serious emotional disturbance


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serious emotional disturbance

A paediatric condition characterised by one or more of the following features, occurring over a long period of time and to a degree that adversely affects a child’s educational performance:
(1) An inability to learn that cannot be explained by intellectual, sensory, or health factors;
(2) An inability to build or maintain satisfactory interpersonal relationships with peers or teachers;
(3) Inappropriate types of behaviour or feelings under normal circumstances;
(4) A general pervasive mood of unhappiness or depression;
(5) A tendency to develop physical symptoms or fears associated with personal or school problems.
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Research into practice: Reducing disruptive behaviors in students with serious emotional disturbance.
3 million children and adolescents demonstrating a serious emotional disturbance that undermines functioning (Marsh, 2004), with juvenile delinquency and childhood violence escalating (Crespi & Giuliano, 2001), school-age children are at high risk for mental health issues.
Work by Bowlby (1969, 1973, 1980, 1988) related serious emotional disturbance primarily to attachment difficulties stemming from insufficient bonding and love in childhood.
Regular education settings were chosen less frequently for serious emotional disturbance (20.
Yet, some school-based mental health services, such as the educational services provided for serious emotional disturbance (SED), are based on entirely different criteria.
Children with serious emotional disturbance are defined as persons "from birth up to age 18 who currently or at any time during the past year have had a diagnosable mental, behavior, or emotional disorder of sufficient duration to meet diagnostic criteria specified within DSM-III-R that resulted in functional impairment which substantially interferes with or limits the child's role or function in family, school, or community activities.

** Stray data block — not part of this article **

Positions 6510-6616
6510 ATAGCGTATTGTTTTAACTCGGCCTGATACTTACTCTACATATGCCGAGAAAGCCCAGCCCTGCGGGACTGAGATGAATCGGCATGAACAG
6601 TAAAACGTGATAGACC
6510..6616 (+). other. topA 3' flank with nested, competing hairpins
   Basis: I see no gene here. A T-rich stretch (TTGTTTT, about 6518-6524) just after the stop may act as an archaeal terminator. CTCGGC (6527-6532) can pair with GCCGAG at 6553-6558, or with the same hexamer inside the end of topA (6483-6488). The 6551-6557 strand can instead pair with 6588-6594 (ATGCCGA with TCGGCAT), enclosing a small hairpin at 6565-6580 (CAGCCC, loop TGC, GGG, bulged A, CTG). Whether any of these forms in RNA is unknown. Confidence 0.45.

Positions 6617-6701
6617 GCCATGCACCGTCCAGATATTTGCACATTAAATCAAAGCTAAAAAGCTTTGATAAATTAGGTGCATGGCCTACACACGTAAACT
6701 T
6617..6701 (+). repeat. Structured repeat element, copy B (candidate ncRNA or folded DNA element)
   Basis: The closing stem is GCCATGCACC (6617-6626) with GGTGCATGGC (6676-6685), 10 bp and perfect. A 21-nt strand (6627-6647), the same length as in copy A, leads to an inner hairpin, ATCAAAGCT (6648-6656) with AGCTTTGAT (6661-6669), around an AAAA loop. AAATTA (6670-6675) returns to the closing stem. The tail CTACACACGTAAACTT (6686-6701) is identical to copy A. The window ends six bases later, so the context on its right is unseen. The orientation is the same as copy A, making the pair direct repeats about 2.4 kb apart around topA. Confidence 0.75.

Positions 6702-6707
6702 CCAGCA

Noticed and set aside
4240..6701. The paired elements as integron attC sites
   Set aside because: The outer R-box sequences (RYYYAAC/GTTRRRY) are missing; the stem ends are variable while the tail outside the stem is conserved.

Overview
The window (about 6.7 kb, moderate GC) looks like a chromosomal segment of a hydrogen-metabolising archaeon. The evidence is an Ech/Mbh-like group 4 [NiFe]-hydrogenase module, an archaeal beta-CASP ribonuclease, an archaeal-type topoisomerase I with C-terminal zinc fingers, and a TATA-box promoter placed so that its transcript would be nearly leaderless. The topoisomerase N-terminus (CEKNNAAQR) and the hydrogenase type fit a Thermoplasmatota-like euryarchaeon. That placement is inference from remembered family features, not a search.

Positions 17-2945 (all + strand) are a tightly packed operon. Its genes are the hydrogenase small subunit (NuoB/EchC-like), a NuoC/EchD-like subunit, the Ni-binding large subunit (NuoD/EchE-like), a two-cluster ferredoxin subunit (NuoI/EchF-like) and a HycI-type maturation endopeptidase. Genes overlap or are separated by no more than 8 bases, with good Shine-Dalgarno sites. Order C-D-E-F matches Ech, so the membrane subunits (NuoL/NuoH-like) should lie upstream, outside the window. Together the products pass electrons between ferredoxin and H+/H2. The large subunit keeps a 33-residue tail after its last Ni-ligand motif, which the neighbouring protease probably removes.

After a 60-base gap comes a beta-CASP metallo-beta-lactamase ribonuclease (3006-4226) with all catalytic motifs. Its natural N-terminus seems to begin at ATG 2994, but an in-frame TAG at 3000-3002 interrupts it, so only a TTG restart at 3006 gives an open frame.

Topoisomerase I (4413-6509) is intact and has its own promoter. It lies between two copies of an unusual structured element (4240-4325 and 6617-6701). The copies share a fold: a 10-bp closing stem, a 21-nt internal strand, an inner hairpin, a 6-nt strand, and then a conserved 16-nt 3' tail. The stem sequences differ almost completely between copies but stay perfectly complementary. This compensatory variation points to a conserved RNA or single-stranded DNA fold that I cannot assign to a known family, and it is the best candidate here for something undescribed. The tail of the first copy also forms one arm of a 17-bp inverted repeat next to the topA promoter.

Students with serious emotional disturbances have social or emotional problems serious enough to disrupt other areas of growth, including physical, intellectual, academic, vocational, and sometimes language.
Magellan has worked to ensure a seamless transition of services for children with serious emotional disturbance and their families requiring behavioral health support.
This project will further increase the capacity and quality of services to children exhibiting symptoms of a serious emotional disturbance and their families.
For example, SAMHSA's Children's Mental Health Initiative is a proven strategy that funds systems of care to provide coordinated networks of public and private community-based, behavioral health treatment services, and provides opportunities for housing, education, and employment for children, older adolescents, and young adults who experience a serious emotional disturbance or serious mental illness.
Parents, guardians, or caretakers of children with serious emotional disturbance

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